Table of contents
About this book
The explosive increase in the world's human population, with conse quent need to feed an ever-increasing number of hungry mouths, and the largely resultant disturbances and pollution of the environment in which man must live and produce the things he needs, are forcing him to search for means of solving the first problem without intensifying the latter. Food production requires adequate assurance against the ravages of insects. In the last three decades short-sighted, unilateral and almost exclusive employment of synthesized chemicals for insect pest control has posed an enormous and as yet unfathomed contribution to the degradation of our environment, while our insect pest problems seem greater than ever. Properly viewed, pest control is basically a question of applied ecology, yet its practice has long been conducted with little regard to real necessity for control, and in some cases, with little regard to various detrimental side-effects or long-term advantage with respect, even, to the specific crop itself. This book deals fundamentally with these questions. The development of pesticide resistance in many of the target species, against which the pesticides are directed, has occasioned an ever-increasing load of applications and complexes of different kinds of highly toxic materials. This has been made even more "necessary" as the destruction of natural enemies has resulted, as a side effect, in the rise to pest status of many species that were formerly innocuous. The application of broad-spec trum pesticides thus has many serious and self-defeating features.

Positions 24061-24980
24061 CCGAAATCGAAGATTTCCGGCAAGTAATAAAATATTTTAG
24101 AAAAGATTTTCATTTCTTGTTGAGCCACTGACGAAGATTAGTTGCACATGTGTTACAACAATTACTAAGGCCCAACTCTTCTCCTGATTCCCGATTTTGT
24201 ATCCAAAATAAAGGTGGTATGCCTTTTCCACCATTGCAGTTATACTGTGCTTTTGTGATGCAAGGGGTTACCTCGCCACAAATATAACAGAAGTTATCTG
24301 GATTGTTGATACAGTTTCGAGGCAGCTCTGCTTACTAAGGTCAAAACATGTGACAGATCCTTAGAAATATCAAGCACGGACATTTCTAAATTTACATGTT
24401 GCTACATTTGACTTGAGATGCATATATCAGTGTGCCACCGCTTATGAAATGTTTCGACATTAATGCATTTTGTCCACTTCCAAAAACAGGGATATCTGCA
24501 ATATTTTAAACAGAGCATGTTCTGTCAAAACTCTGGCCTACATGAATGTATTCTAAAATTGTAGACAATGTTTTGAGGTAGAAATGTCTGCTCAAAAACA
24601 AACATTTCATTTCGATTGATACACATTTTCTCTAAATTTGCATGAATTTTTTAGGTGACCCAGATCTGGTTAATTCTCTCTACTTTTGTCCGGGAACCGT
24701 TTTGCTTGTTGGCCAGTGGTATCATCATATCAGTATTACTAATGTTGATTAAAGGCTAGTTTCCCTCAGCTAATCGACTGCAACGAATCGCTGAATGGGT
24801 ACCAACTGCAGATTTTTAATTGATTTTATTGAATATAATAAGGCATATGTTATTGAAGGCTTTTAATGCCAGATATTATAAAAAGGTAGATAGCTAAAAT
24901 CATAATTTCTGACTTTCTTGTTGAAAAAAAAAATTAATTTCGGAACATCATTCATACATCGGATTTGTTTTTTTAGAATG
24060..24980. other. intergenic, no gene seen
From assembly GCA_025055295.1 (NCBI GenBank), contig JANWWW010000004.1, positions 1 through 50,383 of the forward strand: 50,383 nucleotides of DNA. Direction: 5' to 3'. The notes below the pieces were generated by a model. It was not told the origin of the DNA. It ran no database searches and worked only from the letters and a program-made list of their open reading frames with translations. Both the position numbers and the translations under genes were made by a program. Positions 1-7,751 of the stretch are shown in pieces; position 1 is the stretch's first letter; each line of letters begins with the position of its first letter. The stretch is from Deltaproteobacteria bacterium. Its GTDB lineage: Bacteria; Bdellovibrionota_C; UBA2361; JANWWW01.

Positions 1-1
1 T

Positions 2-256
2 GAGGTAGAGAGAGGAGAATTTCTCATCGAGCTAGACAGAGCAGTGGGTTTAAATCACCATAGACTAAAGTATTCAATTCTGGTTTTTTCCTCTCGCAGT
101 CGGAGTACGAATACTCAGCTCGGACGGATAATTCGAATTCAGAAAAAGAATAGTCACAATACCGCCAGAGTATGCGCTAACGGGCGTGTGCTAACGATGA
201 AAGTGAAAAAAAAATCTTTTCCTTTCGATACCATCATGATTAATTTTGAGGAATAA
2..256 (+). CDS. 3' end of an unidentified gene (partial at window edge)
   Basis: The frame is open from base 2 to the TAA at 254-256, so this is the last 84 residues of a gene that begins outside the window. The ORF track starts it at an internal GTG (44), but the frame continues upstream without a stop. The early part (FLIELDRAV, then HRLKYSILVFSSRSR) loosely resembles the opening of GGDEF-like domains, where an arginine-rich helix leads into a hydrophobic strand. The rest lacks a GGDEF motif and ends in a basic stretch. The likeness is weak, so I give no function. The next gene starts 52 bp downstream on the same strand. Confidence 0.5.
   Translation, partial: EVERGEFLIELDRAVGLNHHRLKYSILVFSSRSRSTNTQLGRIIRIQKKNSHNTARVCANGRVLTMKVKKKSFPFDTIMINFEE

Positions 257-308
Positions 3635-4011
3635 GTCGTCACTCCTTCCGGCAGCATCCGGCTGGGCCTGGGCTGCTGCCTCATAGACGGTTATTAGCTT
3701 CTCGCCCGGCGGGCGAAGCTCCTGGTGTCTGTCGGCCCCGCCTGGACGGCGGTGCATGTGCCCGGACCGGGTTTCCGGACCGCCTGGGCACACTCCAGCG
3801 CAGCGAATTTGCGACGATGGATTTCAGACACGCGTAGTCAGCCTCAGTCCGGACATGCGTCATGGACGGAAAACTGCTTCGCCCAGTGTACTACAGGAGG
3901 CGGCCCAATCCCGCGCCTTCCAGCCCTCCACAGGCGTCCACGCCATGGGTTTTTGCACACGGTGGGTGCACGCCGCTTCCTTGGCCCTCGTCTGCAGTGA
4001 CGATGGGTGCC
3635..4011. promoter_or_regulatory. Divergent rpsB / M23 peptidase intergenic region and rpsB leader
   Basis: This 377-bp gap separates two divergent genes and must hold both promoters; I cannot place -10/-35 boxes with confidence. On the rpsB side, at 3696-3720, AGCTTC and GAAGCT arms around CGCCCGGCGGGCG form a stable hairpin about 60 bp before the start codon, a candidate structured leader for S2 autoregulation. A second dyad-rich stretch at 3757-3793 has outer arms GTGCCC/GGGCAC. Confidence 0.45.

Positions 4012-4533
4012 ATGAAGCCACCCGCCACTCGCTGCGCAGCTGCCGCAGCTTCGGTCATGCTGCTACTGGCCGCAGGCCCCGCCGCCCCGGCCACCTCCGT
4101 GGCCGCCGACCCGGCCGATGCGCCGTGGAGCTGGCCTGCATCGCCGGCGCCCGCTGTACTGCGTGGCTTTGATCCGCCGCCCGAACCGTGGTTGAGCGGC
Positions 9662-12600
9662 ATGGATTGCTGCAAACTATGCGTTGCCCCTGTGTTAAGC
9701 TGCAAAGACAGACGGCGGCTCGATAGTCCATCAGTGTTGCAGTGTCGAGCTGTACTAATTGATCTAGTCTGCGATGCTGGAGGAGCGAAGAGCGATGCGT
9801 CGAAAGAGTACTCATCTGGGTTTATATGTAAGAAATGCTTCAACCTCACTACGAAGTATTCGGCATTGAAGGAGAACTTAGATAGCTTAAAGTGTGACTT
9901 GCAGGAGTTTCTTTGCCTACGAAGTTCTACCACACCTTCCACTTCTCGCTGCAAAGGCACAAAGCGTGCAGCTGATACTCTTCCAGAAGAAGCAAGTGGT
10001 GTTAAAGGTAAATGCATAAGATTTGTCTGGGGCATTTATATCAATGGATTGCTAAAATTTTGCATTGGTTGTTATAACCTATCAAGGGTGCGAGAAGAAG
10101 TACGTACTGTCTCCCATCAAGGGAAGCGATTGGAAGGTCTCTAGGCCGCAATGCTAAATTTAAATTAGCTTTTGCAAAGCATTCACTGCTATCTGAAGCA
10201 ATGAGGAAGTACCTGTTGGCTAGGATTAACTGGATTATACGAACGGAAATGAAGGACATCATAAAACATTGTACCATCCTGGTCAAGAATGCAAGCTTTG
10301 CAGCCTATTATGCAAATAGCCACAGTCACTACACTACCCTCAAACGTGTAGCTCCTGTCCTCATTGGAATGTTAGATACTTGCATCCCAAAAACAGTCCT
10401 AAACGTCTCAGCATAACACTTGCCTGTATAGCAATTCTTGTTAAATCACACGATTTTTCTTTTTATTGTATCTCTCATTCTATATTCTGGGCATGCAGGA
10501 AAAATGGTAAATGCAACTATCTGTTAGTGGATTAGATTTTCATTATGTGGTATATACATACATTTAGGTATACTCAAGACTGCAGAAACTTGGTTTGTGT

biological degradation development ecology environment food insects iron pest control pesticide pesticides pollution population resistance